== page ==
Should the United States have used the atomic bomb against Japan?
During the final stages of World War II in 1945, the Allies of World War II conducted two atomic bombings against the cities of Hiroshima and Nagasaki in Japan. The United States destroyed many Japanese cities, the Allies prepared for a costly invasion of Japan. The war in Europe ended when Nazi Germany signed its instrument of surrender on 8 May, but the Pacific War continued. Together with the United Kingdom and the Republic of China, the United States called for a surrender of Japan in the Potsdam Declaration on 26 July 1945, threatening Japan with "prompt and utter destruction". The Japanese government ignored this ultimatum, and two nuclear weapons developed by the Manhattan Project were deployed. Little Boy was dropped on the city of Hiroshima on 6 August 1945, followed by the Fat Man over Nagasaki on 9 August.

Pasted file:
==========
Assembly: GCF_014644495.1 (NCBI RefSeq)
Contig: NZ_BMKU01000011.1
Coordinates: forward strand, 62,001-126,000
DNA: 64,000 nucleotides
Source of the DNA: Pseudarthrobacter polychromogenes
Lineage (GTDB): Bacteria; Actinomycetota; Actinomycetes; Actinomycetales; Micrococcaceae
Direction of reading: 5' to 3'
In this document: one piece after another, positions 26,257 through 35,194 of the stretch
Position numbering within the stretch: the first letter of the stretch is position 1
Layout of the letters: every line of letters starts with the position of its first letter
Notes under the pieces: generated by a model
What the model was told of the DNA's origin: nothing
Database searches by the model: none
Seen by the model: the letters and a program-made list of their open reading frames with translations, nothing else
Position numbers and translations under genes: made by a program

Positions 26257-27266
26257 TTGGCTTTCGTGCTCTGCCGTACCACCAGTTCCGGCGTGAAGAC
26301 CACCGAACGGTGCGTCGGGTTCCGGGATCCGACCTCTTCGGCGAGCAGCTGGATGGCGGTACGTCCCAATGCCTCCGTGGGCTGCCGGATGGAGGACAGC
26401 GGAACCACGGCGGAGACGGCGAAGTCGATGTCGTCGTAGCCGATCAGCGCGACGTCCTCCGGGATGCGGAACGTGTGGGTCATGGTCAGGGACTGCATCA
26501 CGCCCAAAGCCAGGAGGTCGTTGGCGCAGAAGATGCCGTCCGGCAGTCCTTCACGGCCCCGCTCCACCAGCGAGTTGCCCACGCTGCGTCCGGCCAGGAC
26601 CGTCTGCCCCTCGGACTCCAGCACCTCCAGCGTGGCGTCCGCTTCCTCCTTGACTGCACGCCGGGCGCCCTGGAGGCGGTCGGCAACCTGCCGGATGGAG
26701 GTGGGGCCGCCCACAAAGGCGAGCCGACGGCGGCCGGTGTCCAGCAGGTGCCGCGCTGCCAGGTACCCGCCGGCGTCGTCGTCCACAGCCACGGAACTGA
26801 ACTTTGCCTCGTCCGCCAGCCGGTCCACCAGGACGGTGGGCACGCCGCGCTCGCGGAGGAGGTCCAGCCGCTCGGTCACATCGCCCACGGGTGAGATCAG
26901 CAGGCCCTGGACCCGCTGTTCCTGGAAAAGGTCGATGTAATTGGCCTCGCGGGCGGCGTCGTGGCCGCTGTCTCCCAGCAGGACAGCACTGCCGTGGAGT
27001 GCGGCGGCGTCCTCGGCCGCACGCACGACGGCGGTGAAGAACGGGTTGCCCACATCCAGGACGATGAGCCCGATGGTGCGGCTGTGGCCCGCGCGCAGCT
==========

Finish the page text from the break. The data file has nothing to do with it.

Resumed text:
Within the first two to four months of the bombings, the acute effects killed 90,000–166,000 people in Hiroshima and 60,000–80,000 in Nagasaki, with roughly half of the deaths in each city occurring on the first day. The Hiroshima prefecture health department estimated that, of the people who died on the day of the explosion, 60% died from flash or flame burns, 30% from falling debris and 10% from other causes. During the following months, large numbers died from the effect of burns, radiation sickness, and other injuries, compounded by illness. In a U.S. estimate of the total immediate and short term cause of death, 15–20% died from radiation sickness, 20–30% from burns, and 50–60% from other injuries, compounded by illness. In both cities, most of the dead were civilians, although Hiroshima had a sizeable garrison 1945, the Pacific War between the Empire of Japan and the Allies of World War II had entered its fourth year.
World War II was not winding down. Instead, the fighting was being prosecuted with ever-increasing fury of the 1.25 million battle casualties incurred by the...